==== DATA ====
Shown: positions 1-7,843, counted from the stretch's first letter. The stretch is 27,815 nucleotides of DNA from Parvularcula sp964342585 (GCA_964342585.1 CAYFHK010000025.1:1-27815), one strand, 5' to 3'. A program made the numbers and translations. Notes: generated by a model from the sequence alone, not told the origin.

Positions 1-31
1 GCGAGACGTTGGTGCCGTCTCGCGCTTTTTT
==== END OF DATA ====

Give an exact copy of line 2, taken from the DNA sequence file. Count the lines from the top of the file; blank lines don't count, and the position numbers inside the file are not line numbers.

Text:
Positions 1-31